Journal: British journal of pharmacology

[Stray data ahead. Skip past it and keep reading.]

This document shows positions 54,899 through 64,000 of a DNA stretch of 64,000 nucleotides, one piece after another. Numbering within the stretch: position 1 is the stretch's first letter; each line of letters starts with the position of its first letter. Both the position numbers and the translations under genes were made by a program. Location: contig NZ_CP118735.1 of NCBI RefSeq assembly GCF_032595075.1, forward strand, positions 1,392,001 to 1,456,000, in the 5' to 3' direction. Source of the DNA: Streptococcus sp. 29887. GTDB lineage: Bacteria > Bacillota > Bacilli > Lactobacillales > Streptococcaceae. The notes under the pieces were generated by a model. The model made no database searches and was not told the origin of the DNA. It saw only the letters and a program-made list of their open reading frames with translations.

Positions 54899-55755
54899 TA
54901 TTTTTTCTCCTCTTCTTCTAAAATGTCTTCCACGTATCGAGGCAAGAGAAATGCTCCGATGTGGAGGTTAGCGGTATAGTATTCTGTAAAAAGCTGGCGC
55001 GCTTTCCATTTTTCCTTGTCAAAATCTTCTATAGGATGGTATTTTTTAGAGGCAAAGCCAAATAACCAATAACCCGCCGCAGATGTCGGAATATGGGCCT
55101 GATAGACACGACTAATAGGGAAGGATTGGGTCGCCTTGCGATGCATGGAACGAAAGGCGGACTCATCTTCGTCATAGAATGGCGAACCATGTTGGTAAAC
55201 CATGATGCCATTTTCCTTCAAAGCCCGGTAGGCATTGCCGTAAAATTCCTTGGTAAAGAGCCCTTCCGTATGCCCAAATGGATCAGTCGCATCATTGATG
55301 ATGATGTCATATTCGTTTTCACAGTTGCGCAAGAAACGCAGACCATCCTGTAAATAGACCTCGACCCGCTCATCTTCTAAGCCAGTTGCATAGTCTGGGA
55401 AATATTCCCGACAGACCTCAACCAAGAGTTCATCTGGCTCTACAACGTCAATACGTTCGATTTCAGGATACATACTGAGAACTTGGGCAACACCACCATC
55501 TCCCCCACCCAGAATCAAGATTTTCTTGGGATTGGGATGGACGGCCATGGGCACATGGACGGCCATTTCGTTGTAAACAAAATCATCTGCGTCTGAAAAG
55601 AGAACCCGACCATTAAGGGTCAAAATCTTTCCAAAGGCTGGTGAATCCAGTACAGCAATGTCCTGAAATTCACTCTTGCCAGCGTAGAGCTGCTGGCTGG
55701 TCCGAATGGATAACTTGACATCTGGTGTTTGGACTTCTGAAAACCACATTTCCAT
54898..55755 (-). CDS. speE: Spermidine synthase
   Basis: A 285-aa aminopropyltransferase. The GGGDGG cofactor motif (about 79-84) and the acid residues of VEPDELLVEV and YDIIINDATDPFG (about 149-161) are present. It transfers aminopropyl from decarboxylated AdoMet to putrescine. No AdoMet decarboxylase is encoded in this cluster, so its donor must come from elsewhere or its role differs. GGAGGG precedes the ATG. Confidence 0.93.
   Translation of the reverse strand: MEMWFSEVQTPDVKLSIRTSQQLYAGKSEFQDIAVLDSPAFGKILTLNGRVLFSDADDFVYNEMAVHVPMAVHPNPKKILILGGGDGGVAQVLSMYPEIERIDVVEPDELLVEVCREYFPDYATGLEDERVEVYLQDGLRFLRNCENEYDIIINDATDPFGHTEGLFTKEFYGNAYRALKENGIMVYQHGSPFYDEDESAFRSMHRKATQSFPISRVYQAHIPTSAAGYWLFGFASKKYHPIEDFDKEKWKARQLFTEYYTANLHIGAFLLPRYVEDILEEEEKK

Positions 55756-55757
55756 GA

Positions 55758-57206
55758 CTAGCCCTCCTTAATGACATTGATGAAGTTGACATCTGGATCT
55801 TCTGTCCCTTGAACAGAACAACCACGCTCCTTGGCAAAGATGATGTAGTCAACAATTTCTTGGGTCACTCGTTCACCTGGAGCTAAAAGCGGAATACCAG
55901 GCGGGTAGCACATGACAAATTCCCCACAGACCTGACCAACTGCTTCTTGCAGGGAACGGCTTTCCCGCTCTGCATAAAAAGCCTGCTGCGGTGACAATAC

Phytoestrogens are plant-derived dietary compounds with structural similarity to 17-β-estradiol (E2), the primary female sex hormone. This structural similarity to E2 enables phytoestrogens to cause (anti)estrogenic effects by binding to the estrogen receptors. The aim of the present review is to present a state-of-the-art overview of the the potential health effects of dietary phytoestrogens. Various beneficial health effects have been ascribed to phytoestrogens, such as a lowered risk on menopausal symptoms like hot flushes and osteoporosis, lowered risks on cardiovascular disease, obesity, metabolic syndrome and type 2 diabetes, brain function disorders, breast cancer, prostate cancer, bowel cancer and other cancers. In contrast to these beneficial health claims, the (anti)estrogenic properties of phytoestrogens have also raised concerns since they might act as endocrine disruptors, indicating a potential to cause adverse health effects. The literature overview presented in this paper illustrates that several potential health benefits of phytoestrogens have been reported but that, given the data on potential adverse health effects, the current evidence on these beneficial health effects is not so obvious that they clearly outweigh the possible health risks. Furthermore, the currently available data are not sufficient to support a more refined (semi) quantitative risk-benefit analysis. This implies that a definite conclusion on possible beneficial health effects of phytoestrogens cannot be made.